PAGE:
Museums are not musty old buildings when #eventprofs get their hands on them. Here are 6 museum venues that provide an extraordinary thematic backdrop to deliver the story for your meeting or event.
Museums and visitor attractions often provide a ready-made, highly compelling thematic option for meetings and events either reinforcing, or indeed juxtaposing, the key event objectives. Essentially they can be the vehicle to tell your event story and can do so compelling, convincingly and comprehensively when appropriately chosen.
The Statue of Liberty and Ellis Island in New York City can be privatized after hours for groups of up to 1200 guests, making the complex a must-use venue for international events staged in New York City. The short 8 minute ferry to the island from Manhattan is a tiny reminder of the long and perilous voyages that some 12 million immigrants made to the “new world”, passing through Ellis Island between 1892 and 1954. The entire facility has now been restored to it 1918 – 1924 appearance and offers over 1300 sqm of indoor event space in addition to extensive outdoor terraces with spectacular views of the city skyline and the Statue of Liberty.
The Old Library, Trinity College, Dublin
The Old Library at Trinity College Dublin can be hired exclusively after hours for wine receptions bringing guests into a truly remarkable historical setting redolent of deep learning and serious scholarship. The fact that it’s actually a working library that scholars from all over the world still consult makes the experience all the more astonishing. Dating from the 1700s, the Old Library famously hosts the Book of Kells, a precious manuscript on vellum painstakingly illustrated by Irish monks in the 9th century. The Long Room, which runs the entire length of the Old Library is the pièce de résistance affording guests a unique immersion into the world of bygone scholarship. Amongst the recent visitors was Queen Elizabeth II.
Voted number 1 museum in the world on Trip Advisor, the Art Institute in Chicago is another museum that’s also a highly desired meetings and events venue. Its downtown location on Michigan Avenue and its gracious monumental elevations would themselves qualify it as a perfect venue but go through the door and you encounter stunning light filled spaces that seamlessly fuse contemporary and period styles. Within the Art Museum you’ll find the re-constructed Trading Room of the Chicago Stock Exchange, originally designed by leading architects Louis Sullivan and Dankmar Adler in the 1890s. This magnificent pillarless 500 sqm space is available for private banquets of up to 300 guests.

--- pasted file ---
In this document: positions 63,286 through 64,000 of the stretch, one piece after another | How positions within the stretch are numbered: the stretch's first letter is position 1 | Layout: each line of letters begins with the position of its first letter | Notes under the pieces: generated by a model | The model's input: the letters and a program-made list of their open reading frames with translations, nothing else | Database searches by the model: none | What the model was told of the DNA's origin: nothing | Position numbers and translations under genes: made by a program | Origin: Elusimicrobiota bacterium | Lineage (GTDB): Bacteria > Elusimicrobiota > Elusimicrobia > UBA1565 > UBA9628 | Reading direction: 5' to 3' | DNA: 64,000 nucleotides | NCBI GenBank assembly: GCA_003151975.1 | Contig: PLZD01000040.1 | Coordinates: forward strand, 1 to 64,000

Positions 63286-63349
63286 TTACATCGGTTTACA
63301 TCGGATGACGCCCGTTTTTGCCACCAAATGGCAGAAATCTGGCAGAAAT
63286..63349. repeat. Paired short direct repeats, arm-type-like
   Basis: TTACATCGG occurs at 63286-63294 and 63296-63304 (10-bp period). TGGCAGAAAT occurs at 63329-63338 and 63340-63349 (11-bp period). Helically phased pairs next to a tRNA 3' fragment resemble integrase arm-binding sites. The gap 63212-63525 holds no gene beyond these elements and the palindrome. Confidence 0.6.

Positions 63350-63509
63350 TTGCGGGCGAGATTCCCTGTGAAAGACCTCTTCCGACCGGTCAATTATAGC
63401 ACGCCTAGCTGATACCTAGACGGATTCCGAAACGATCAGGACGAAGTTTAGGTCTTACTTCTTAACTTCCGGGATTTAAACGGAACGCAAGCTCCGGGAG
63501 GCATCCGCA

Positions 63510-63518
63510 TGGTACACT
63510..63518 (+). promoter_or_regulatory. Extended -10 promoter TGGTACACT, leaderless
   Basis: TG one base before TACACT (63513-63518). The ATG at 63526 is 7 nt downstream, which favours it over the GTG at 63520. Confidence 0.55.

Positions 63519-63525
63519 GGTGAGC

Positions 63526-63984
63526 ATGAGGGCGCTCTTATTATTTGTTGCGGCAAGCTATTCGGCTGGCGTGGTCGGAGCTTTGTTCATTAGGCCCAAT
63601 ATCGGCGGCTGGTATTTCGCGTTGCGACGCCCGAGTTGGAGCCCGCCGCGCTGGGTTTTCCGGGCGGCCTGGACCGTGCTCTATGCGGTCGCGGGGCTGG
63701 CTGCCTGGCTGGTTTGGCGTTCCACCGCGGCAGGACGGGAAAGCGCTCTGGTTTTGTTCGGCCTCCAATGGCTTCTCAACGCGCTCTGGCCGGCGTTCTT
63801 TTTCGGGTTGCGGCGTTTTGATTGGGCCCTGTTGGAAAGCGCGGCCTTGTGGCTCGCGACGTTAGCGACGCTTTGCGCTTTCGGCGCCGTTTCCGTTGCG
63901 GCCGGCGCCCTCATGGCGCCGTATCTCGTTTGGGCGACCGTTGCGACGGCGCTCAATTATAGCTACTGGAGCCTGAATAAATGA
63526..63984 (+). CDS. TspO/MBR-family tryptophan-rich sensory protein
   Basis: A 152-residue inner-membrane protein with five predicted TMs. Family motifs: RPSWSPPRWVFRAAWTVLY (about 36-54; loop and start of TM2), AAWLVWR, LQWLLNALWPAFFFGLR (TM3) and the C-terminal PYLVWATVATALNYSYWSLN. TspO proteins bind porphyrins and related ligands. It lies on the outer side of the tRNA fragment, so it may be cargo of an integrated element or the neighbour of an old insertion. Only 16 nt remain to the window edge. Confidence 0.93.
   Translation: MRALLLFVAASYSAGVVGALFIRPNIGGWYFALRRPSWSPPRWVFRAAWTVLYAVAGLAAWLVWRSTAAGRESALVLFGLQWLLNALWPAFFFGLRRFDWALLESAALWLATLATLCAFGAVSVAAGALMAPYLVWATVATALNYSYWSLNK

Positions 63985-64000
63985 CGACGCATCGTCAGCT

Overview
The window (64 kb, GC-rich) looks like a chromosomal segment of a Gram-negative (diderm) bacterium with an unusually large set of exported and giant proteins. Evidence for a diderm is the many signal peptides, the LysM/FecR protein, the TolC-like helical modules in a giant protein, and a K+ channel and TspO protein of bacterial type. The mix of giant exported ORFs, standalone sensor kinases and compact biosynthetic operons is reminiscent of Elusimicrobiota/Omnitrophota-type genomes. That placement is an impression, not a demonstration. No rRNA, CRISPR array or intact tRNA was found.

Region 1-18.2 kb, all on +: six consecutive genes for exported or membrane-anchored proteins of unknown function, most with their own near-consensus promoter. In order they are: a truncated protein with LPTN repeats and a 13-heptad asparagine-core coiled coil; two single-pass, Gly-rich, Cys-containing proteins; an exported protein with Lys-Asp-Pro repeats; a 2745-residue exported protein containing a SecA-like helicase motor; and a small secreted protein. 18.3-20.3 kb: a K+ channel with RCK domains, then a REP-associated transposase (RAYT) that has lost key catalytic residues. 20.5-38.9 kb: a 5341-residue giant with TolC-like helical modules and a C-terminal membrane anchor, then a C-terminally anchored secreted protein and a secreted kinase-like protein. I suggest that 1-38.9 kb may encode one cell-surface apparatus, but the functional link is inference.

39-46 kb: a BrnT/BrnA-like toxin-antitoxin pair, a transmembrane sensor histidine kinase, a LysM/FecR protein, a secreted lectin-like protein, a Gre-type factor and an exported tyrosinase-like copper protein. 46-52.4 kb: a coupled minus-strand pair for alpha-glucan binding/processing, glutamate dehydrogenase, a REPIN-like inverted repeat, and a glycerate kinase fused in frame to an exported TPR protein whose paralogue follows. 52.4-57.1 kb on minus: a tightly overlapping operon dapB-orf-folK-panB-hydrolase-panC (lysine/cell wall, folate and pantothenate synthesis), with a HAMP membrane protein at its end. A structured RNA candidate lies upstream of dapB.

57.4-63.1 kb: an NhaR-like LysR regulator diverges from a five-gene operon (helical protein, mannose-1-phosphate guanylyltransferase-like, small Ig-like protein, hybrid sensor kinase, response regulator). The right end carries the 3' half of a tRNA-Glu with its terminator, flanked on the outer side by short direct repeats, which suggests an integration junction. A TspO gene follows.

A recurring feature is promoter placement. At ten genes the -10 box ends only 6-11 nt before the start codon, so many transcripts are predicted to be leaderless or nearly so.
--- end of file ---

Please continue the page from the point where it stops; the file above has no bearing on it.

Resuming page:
The Titanic Story with all its plots and subplots is universally known and resonates with all peoples, genders and ages. The eponymous museum is one of Europe’s most visited attractions and has extensive meeting and events space. This venue is perfect for Gala Dinners with a vintage or retro theme. In the purpose built event spaces you can replicate all the drama and ceremony of the Edwardian era. You can also include an after-hours, private visit to the exhibition itself that is both a social history and an encounter with the deeply emotional Titanic story. The Titanic suite can accommodate up to 580 guests for an elegant banquet.
The Sistine Chapel was recently rented out as a private venue for the first time. 40 participants on a trip to Italy sponsored by Porsche enjoyed a private concert there by the choir of the Accademia di Santa Cecilia in Rome under Michelangelo’s incomparable frescos. Following the concert they enjoyed an exclusive dinner in one of the halls of the Vatican Museum. Since being elected, Pope Francis has been exploring how the extensive assets of the Vatican can be leveraged to generate funds for the poor and destitute while, simultaneously, paying attention to the need for care in the preservation of the priceless treasures of the Museum. It’s an interesting sustainability discussion with a potential win win for all concerned.
My friend Paul Miller of Spectra DMC recommended this museum to me and it didn’t disappoint. Hidden in the newly gentrified Notting Hill neighbourhood in London, the Museum of Brands features over 12,000 original items from the unique Robert Opie Collection. Organised chronologically by decade the exhibition tells how “well-loved brands evolved through their creative use of packaging and advertising – and how we evolved with them.” This is both a trip down memory lane and a fascinating insight into how brands develop. There is a dedicated light filled meeting room for daytime use or the exhibition spaces themselves can be used for small dinners of up to 55 guests after closing time.
Museums offer so much to #eventprofs. As public buildings they are universally accessible, properly insured with fire certification and generally extremely safe for crowds. They offer built-in décor and theming so all you need, usually, is some production and AV – although some are well equipped in this regard too. Best of all they come with their own unique story and that #eventprofs can build around to create an extraordinary, engaging, enduring event story of your own.